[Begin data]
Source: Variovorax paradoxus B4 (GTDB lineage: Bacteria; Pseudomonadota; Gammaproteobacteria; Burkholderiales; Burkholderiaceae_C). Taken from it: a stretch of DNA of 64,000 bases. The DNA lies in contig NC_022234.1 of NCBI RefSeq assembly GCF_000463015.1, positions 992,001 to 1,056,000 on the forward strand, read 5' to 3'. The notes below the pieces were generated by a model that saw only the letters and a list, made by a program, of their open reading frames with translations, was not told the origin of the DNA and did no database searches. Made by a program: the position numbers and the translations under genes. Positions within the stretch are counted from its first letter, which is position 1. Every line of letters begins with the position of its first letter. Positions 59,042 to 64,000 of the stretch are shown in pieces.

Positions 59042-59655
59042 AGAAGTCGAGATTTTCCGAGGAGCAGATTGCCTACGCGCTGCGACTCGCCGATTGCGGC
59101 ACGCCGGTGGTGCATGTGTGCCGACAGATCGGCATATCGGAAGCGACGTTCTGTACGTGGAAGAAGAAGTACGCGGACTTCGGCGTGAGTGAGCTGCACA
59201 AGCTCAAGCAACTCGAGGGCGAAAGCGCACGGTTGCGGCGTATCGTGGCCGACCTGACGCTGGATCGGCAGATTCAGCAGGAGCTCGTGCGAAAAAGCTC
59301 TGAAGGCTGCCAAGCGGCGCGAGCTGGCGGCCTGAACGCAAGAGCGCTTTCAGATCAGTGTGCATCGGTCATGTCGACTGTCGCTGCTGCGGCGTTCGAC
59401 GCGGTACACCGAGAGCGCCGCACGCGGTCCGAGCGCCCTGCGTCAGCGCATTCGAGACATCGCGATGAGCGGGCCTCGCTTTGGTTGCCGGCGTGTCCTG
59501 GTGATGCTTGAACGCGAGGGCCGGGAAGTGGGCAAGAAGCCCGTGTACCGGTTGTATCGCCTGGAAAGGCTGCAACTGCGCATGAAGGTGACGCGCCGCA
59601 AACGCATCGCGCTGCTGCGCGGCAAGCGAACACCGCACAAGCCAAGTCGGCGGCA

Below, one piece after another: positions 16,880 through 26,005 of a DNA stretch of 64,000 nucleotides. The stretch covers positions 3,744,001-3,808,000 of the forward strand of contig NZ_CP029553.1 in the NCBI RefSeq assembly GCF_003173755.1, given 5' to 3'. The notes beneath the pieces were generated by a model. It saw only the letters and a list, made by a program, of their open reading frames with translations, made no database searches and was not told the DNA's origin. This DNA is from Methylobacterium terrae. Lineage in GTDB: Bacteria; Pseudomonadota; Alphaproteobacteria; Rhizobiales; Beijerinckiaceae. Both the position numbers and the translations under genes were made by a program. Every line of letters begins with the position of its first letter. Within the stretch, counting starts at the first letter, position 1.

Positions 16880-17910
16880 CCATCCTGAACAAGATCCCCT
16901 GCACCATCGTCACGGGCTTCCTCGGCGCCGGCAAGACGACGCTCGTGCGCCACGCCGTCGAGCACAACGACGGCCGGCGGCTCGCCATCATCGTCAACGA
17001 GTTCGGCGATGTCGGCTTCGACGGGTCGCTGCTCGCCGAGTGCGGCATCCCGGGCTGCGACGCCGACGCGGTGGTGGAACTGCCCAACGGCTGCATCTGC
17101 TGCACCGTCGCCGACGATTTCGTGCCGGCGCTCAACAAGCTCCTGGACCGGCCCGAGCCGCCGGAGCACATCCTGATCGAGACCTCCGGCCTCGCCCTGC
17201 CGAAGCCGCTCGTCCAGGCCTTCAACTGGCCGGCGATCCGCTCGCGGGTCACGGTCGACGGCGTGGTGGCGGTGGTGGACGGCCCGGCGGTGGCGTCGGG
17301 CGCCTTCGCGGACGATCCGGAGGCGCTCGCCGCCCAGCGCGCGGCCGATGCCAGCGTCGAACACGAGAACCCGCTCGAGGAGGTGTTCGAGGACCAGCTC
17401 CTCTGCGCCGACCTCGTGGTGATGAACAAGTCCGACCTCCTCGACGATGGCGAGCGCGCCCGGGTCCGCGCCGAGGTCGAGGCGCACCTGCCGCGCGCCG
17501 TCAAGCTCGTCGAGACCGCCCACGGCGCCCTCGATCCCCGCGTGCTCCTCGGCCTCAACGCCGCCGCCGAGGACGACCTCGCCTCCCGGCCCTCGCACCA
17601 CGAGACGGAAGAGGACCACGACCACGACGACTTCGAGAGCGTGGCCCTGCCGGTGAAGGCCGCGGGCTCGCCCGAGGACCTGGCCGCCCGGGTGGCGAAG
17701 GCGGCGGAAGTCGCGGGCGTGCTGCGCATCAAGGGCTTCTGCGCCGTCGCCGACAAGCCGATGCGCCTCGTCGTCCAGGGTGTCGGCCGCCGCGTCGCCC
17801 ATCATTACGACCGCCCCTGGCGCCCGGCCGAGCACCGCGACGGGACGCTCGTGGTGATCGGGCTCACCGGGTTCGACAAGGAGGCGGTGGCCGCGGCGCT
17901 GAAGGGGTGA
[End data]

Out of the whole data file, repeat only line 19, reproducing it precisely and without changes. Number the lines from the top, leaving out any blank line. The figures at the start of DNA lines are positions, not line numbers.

17501 TCAAGCTCGTCGAGACCGCCCACGGCGCCCTCGATCCCCGCGTGCTCCTCGGCCTCAACGCCGCCGCCGAGGACGACCTCGCCTCCCGGCCCTCGCACCA